The Pewaukee office, lab and microbial production facility has 40 employees and will record revenue of about $18 million this year, Rehberger said. He and his team must reach ever-increasing revenue goals for Agro Biosciences’ investors to attain the $25 million earn-out.

One way that is likely to happen is via Arm & Hammer’s international reach. Agro Biosciences mainly sold its products in the U.S.

While Rehberger leads research and development on microbial solutions for livestock feed in Pewaukee, he also will travel overseas to meet with business partners and prospective customers. His itinerary the rest of this year includes France, Australia, New Zealand, India and China.

Rehberger’s business attorney, Dan Galligan of Milwaukee, has no doubt his client will succeed as part of the Arm & Hammer team.

“The area he’s in is just absolutely smoking hot right now — anything organic and natural,” Galligan said.

As all-encompassing as Rehberger’s current role is, it’s not his only venture.

He is an investor but not involved in day-to-day activities at Third Wave Bioactives at the Research Park. The company is developing microbial solutions for the food and pet industries.

After Rehberger and his wife, Carolyn, purchased a waterfront home on Green Bay near Sister Bay in Door County, he bought an abandoned and very overgrown farm property across the road and launched Hidden Acres Farm a few years ago. There, he and his staff grow produce they sell to six Door County restaurants. They also grow hops for Door County Brewing in Bailey’s Harbor, where Rehberger is an investor and provides tech support for the yeast program.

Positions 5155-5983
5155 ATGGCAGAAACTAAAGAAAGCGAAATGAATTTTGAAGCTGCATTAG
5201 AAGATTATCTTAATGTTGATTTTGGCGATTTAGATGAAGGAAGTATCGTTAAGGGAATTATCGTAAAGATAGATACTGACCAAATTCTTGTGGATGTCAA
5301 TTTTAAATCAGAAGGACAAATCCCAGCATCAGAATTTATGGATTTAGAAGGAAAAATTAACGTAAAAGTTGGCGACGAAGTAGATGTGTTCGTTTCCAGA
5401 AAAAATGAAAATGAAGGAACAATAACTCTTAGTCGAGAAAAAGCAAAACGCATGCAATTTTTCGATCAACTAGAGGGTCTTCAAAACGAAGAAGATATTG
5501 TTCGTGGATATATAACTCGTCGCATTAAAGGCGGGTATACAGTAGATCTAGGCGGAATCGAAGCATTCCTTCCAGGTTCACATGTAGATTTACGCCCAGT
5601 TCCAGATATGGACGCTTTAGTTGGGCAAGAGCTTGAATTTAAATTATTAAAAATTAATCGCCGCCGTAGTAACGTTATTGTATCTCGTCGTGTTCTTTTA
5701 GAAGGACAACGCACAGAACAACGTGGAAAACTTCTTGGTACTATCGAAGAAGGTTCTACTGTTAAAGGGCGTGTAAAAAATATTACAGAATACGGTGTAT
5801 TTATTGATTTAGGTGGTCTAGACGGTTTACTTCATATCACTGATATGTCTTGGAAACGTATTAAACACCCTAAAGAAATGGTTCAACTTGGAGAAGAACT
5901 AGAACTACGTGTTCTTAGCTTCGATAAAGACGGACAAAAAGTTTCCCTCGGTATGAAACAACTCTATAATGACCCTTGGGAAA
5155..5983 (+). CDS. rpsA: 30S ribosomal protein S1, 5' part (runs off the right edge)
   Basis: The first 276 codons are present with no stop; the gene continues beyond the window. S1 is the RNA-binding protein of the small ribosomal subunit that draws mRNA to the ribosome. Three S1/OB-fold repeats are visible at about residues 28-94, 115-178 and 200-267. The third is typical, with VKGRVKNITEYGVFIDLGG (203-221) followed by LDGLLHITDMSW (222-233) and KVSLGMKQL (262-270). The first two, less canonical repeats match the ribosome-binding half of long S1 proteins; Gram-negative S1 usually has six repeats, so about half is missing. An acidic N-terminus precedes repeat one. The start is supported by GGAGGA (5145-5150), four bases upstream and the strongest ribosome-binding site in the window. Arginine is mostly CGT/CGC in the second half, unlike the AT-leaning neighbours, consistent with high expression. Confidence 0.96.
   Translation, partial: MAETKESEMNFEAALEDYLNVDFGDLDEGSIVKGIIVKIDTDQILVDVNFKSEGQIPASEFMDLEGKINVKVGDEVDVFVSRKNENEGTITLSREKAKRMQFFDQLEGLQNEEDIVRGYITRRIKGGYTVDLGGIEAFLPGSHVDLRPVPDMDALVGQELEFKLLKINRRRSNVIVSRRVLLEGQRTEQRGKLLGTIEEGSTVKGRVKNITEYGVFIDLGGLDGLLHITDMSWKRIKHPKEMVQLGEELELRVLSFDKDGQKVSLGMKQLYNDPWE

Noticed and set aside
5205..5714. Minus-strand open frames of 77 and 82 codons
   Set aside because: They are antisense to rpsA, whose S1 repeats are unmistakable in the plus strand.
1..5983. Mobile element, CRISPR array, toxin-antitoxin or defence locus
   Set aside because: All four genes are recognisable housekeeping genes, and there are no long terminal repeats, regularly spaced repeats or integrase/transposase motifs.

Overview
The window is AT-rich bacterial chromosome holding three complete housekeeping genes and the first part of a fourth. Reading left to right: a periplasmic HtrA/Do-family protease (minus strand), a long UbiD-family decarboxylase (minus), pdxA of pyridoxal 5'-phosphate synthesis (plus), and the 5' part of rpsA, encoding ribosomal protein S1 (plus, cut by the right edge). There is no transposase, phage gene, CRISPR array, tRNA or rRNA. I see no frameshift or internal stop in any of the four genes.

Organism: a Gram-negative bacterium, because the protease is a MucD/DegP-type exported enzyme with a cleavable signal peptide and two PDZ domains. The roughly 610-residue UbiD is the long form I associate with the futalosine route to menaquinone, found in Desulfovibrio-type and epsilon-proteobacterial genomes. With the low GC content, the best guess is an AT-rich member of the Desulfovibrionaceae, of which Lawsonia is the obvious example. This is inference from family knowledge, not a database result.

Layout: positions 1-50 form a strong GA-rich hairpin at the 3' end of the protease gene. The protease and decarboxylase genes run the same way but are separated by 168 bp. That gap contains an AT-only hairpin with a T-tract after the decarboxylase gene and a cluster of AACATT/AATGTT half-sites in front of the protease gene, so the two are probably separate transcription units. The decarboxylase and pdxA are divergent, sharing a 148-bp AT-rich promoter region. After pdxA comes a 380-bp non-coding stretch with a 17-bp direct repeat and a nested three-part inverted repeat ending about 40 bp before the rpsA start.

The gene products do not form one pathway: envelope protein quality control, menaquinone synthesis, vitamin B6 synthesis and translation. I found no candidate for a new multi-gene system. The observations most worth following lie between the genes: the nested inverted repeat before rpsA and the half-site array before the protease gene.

Rehberger is excited about a berry called aronia he has begun cultivating that has high-antioxidant qualities.

“We’ve got two-and-a-half acres of aronia,” he said. “That’s part of the future.”

TOM REHBERGER

  • Title: Director of innovation and product development
  • Company: Arm & Hammer Animal Nutrition
  • Education: Doctorate in food microbiology and bachelor’s degree in biological science from Iowa State University
  • Family: Wife, Carolyn; four adult children and five grandchildren
  • Age: 58
  • Residences: Wauwatosa and Liberty Grove (Door County)
  • Companies foundedAgtech Products, Agro BioSciences, Third Wave Bioactives, Hidden Acres Farm
  • Non-business activities: Rehberger was a top high school cross country and long-distance track runner and still participates in races including half marathons. He returned to his alma mater, Wauwatosa East High School, as boys cross country coach for 16 years ending in 2013. He also enjoys time spent with family at his Door County home.
  • What frustrates him about Wisconsin’s efforts to grow and attract tech-related businesses: “If you really look at what’s driving the economy of southeast Wisconsin, it’s about agriculture. It’s about food, it’s about beer, it’s about dairy — it’s about all of those things. I never understood this ‘Let’s try to be Research Triangle II.’ That’s not going to happen here.”